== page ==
have to manually code with HTML. I’m starting a blog soon but have no coding know-how so I wanted to get guidance from someone with experience. Any help would be greatly appreciated!

  2. Anonymous

    I am soooo excited….after trying to get a house since July…my husband and I are finally closing next Friday and get to take advantage of this new credit. Finally…

  3. Anonymous

    The tax help for First time home buyers. I cannot find the 8,000 tax for homes purchased after 1Jan 2009 any where on the irs site so is this real if so where is it found? Othoer wise I think I will just file for the 7500 repay over 15 with no intrest.
    Optimistic but confused. I am sure the us gov does not mind the fog a disallusions of tax help.

  4. Anonymous

    I want to say that they got rid of AmeriDream the end of September. I didn’t realize all this stuff has been going on that long. I know the past couple years that my husband and I have been looking for a house all the while saving up all the needed money, the market has been aweful. We have been able to save more than enough money for the down and closing but we don’t want to pay it if we can get it somewhere else because too many of the houses require way too much work to even make them liveable.

  5. Anonymous


    I remember looking into AmeriDream when I bought my first house. I forgot all about it until you mentioned it – I didn’t realize the program had been canceled.

    This mess was apparent in my area (Ohio) awhile ago – I started seeing the signs of it as soon as I started looking for my first home and that was six years ago. A lot of the “instant” subdivision builders in my area dealt in government backed loans. They provided their own creative financing that was extremely competitive – independent banks and mortgage lenders couldn’t touch them. So, most of the people that built their homes in these subdivisions financed through the developer. There were obvious problems with the way they approached their financing. For one, it was a 100% financing unless your credit was completely horrible (and I mean like bankruptcy horrible). The worst thing they did revolved around rate buy-downs though. The common one was a 2-1 buy down – they would buy the rate down 2 percent the first year, 1 percent the second year, and then it would lock in at years 3-30. So, if the rate was say 6% fixed, then the rate would only be 4% the first year. The problem with this was that the home buyer only needed to be approved at 4% since that was how the loan was originating. It didn’t matter if the same person wouldn’t have been approved at 6% – they only needed to be able to afford it at 4%. A lot of people got in at the decreased rate by the skin of their teeth and there was no way they could afford it once it increased. I remember thinking “How… Why?! would any lender do that to themselves?! It’s going to blow up in their face!” and then I found out – It’s a government backed loan and they were covered. It never blew up in their face – It always blew up in our (the taxpayers) face. When the properties got foreclosed on, it was HUD (the government) that ended up footing the bill and it was actually HUD (through an approved broker) that is taxed with selling the properties.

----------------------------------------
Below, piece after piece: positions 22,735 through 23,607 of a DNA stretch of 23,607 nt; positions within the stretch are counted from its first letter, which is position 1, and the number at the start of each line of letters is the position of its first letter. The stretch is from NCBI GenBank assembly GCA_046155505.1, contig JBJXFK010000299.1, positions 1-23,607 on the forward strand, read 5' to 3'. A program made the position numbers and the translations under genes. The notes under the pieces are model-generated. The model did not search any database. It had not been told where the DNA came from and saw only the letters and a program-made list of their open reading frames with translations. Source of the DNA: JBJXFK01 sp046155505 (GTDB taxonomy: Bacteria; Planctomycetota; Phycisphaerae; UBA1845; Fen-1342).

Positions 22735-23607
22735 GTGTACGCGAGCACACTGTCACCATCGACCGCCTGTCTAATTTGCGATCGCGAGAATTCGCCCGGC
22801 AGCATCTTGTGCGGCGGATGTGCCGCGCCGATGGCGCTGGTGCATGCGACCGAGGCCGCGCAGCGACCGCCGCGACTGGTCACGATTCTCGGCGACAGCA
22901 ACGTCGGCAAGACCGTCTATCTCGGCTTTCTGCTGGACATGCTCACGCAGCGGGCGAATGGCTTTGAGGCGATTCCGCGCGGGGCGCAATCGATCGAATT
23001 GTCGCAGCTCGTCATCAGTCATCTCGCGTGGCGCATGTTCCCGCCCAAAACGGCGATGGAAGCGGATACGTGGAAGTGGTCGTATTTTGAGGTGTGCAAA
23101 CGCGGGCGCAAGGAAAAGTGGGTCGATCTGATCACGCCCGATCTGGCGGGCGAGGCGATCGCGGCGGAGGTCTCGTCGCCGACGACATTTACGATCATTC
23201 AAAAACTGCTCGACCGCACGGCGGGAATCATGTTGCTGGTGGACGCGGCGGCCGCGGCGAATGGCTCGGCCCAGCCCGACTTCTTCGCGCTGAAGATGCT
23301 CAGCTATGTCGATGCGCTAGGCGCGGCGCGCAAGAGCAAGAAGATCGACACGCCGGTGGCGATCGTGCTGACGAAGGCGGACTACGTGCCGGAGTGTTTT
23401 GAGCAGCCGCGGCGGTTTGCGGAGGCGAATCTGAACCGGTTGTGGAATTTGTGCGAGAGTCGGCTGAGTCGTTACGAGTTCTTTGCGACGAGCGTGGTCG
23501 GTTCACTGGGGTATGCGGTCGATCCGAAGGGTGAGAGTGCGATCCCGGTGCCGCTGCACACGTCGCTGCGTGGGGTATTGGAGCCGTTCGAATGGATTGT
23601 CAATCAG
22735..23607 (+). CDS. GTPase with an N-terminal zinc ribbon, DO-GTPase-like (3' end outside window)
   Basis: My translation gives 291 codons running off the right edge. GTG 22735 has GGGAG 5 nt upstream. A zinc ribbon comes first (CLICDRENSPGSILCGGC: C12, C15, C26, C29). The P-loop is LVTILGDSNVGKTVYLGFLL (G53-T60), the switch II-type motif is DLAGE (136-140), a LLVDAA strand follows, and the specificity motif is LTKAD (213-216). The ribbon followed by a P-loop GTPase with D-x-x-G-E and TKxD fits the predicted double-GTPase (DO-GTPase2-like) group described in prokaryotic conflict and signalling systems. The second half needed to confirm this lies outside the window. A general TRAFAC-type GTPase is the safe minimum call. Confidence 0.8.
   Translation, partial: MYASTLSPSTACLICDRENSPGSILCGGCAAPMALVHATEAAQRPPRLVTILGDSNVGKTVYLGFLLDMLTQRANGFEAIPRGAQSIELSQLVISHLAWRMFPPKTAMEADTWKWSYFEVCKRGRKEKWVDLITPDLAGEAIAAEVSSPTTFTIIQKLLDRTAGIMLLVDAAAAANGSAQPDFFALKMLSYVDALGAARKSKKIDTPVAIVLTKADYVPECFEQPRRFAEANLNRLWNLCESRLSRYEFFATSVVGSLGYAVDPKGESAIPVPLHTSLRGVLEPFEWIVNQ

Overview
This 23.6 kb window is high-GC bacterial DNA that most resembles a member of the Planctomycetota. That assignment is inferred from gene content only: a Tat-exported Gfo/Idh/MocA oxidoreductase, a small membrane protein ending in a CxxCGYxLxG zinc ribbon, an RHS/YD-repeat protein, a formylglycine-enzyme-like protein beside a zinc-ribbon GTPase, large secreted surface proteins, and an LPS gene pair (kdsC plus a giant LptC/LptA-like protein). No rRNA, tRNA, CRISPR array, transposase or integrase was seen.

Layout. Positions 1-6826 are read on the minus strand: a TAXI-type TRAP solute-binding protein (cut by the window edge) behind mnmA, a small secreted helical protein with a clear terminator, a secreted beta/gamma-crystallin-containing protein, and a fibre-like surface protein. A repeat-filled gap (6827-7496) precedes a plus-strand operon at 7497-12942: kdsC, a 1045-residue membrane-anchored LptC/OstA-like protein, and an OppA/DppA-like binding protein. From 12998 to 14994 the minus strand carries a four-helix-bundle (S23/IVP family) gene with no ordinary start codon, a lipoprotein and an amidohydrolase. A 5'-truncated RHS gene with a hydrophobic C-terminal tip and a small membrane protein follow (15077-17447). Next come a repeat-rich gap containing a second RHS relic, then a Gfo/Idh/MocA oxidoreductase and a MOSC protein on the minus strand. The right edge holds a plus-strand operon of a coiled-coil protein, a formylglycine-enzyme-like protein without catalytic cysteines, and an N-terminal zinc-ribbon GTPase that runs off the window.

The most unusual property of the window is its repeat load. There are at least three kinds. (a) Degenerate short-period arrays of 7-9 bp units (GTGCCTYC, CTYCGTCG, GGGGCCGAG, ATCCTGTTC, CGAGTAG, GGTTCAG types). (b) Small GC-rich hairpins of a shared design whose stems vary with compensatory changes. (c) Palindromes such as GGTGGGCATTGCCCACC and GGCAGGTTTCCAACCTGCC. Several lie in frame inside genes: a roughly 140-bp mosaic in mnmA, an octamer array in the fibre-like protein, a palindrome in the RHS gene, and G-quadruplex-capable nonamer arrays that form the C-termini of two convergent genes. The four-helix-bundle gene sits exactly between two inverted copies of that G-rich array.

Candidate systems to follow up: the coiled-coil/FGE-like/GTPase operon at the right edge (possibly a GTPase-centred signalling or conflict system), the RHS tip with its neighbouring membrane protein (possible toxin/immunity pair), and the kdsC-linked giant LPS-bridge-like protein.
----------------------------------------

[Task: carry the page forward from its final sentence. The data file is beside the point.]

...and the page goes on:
The tax payers started footing the bill for this crap LONG before any stimulus plan. This has been going on for a long time and it’s going to take even longer to fix it.

  6. Anonymous